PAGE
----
If someone has mental capacity it means that they are able to understand information and retain it long enough to make a decision about a particular issue.
Having mental capacity does not necessarily mean that they make decisions you agree with – or even decisions that are best for them – but they are entitled to make that decision.
Someone might lose their mental capacity because of advanced dementia, severe learning disabilities or a head injury.
You should never assume the person you are looking after lacks capacity because of their age, appearance, behaviour or disability – or because you disagree with their decisions.
Caring for someone who still has mental capacity
As someone’s carer you should not assume you can make decisions on their behalf.
The person you are looking after is considered to have capacity to make their own decisions – with help or advocacy – unless it is concluded otherwise.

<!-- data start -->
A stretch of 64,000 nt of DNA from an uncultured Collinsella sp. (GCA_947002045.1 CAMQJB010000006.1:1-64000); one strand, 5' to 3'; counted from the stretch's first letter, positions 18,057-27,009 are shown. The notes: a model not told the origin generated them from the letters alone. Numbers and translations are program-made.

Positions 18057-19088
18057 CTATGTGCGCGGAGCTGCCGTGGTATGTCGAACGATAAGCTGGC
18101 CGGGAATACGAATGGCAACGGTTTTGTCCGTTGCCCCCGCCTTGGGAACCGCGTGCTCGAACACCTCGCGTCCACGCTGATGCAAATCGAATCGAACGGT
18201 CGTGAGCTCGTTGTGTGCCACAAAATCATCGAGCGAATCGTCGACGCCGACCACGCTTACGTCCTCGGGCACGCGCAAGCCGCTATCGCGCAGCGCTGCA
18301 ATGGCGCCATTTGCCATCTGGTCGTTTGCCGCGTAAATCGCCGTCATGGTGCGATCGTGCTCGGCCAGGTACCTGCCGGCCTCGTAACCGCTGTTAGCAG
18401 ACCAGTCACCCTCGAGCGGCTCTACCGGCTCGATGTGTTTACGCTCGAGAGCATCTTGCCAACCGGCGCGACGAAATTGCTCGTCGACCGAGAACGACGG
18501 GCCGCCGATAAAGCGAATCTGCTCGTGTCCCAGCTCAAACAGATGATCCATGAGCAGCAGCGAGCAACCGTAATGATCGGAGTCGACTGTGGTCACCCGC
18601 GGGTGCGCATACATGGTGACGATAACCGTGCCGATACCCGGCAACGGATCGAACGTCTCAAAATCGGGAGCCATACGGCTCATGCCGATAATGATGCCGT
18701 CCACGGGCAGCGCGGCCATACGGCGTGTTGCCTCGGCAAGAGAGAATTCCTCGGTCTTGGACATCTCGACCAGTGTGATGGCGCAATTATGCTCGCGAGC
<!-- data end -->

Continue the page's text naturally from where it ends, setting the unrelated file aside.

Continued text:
They might communicate these decisions in various ways, including writing it down, using sign language or pictures. They might even use simple muscle movements like squeezing a hand or blinking.
Caring for someone who is likely to lose their mental capacity
If you are caring for someone with dementia, you both know that they are likely to lose their capacity to make decisions at some point in the future.
Talk to them about setting up a Lasting Power of Attorney to let you make decisions on their behalf. There are two types and you must register them while the person you look after still has capacity. Registration takes about six weeks.
Caring for someone who lacks mental capacity
If the person you are looking after already lacks mental capacity you cannot apply for Lasting Power of Attorney.
Instead, you need to apply to the Court of Protection to be their deputy.
Decisions taken on behalf of people who lack capacity must always be in their best interests.
If you are caring for a person who is receiving direct payments and lacks mental capacity then you may be asked to manage their direct payments for them.